What if all the pop culture about radiation creating mutants – from Them! to Spider-Man – were true, and scientists wanted to unlock the secrets? In this satirical piece, Eric Molinsky imagines the scenario in a laboratory near you.
I was cleaning house and had the radio tuned to NPR the day this segment aired on Studio 360. I caught snippets between vaccuuming about a man bitten by a radioactive spider who later developed spider characteristics. I went to class the following Monday and suggested, in front of several of my peers, that a classmate write an essay about this expiriment. When everyone laughed at me, I came home and spent an hour searching for the story so I could prove the story existed.
Is it wrong that I am more embarrassed for myself than relieved for humanity? Well, I don't care if it is. Thanks a lot, NPR.
It looks like I am not the first, second, or even the fifth person who actually believed that someone from the University of Minnesota was actually dosing a dog with radiation. As a satirical piece - kudos. But as an American - what does it say about us that we would believe that this?I'm not talking about our gullibility (that's for another time / place) - I'm talking about how we actually do accept cruelty! By believing that this dog was being dosed with radiation, albeit for "beneficial" "scientific purposes," and accepting that as a way of justification... wow. I am, at this moment, way more disgusted with myself and our society than with this program. Thought provoking.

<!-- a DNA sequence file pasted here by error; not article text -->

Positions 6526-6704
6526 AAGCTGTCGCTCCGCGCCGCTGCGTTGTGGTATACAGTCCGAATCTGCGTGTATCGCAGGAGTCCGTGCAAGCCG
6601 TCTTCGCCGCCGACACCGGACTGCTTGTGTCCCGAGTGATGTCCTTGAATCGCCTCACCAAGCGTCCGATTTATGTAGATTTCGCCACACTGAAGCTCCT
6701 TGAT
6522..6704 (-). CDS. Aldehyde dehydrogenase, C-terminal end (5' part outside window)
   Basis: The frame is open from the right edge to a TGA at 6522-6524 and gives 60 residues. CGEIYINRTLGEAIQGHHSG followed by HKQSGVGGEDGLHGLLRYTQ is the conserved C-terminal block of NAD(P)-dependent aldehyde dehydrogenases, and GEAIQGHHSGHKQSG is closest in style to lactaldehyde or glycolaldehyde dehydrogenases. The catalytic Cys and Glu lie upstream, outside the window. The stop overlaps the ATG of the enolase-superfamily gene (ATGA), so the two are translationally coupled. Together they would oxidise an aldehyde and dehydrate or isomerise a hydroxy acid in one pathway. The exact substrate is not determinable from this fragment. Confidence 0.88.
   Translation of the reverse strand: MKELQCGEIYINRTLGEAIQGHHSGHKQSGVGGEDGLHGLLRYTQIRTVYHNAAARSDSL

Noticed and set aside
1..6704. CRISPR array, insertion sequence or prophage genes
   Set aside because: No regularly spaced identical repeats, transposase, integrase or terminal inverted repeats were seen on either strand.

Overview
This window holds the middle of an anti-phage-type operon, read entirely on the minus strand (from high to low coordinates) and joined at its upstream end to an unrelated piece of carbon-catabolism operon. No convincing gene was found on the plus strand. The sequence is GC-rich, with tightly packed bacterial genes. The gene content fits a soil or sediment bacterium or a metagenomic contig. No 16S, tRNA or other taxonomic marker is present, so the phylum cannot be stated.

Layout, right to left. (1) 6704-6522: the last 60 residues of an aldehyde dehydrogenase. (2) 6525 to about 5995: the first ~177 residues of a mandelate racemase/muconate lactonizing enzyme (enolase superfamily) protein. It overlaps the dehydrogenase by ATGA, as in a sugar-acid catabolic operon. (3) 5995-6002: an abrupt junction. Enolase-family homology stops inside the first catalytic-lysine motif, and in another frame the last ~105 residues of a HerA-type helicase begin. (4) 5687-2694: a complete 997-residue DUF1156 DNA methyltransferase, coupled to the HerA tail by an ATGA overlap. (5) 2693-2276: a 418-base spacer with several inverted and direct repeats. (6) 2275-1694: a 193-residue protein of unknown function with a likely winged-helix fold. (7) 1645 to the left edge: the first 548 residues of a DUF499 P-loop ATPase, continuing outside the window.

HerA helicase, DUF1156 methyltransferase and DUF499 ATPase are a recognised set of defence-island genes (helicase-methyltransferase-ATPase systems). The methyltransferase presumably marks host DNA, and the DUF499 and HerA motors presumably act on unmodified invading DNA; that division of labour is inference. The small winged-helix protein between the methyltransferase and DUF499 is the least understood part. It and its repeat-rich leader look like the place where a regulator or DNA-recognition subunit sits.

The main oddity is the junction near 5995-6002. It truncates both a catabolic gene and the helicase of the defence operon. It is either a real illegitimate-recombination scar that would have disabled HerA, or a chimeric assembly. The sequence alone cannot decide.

I said to my husband (who had been watching football and walked into the kitchen) "Did you ever hear about ants that were the size of cars? In New Mexico I think they said?" And he said, "In SciFi movies, maybe." When I listened to the very end, right to the photoshopped dogs, and realized I was SO gullible, I told my husband and he said, "Yes, I can show you killer tomatoes too!" I am laughing ruefully. Good job, Studio 360, there are (otherwise reasonably intelligent) suckers out here listening to your show every week!
I loved this segment! Very unexpected and well done. "He was bitten by a radiactive sloth. He was able to digest tree leaves, but wasn't able to move around very fast and was kind of a burden to his family." I LOL'd at that one!
Driving home in the dark, I thought I had missed the sign post telling me I had entered the Twilight Zone. So glad to find this was a satire and the fabric of the universe had not split!
Absolutely Hilarious! I thought that this satire piece was absolutely brilliant. I was totally duped for the first quarter. Great job.
I turned this on during the chihuahua part and had no idea what was going on. It seemed like a normal newscast because you interviewed a woman and had the realistic sound effects and everything. You really had me on this one! But please, next time give me a warning so it doesn't turn out to be a War of the Worlds situation! I just didn't expect to hear satire on NPR.
Giant ants? WHAT? How did I miss that one?
Very subtle folks - I didn't notice the "satirical" until I logged in to ask this question - up until that point I was duped. Good job tricking my overactive imagination.
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Who is it in this piece, near the very end, who said "It’s not insistent. You know? It doesn't make ...
Powerfully performed, spiritually moving. Thank you for this experience.
Mike Doughty's "Revelation: A Rock Opera"
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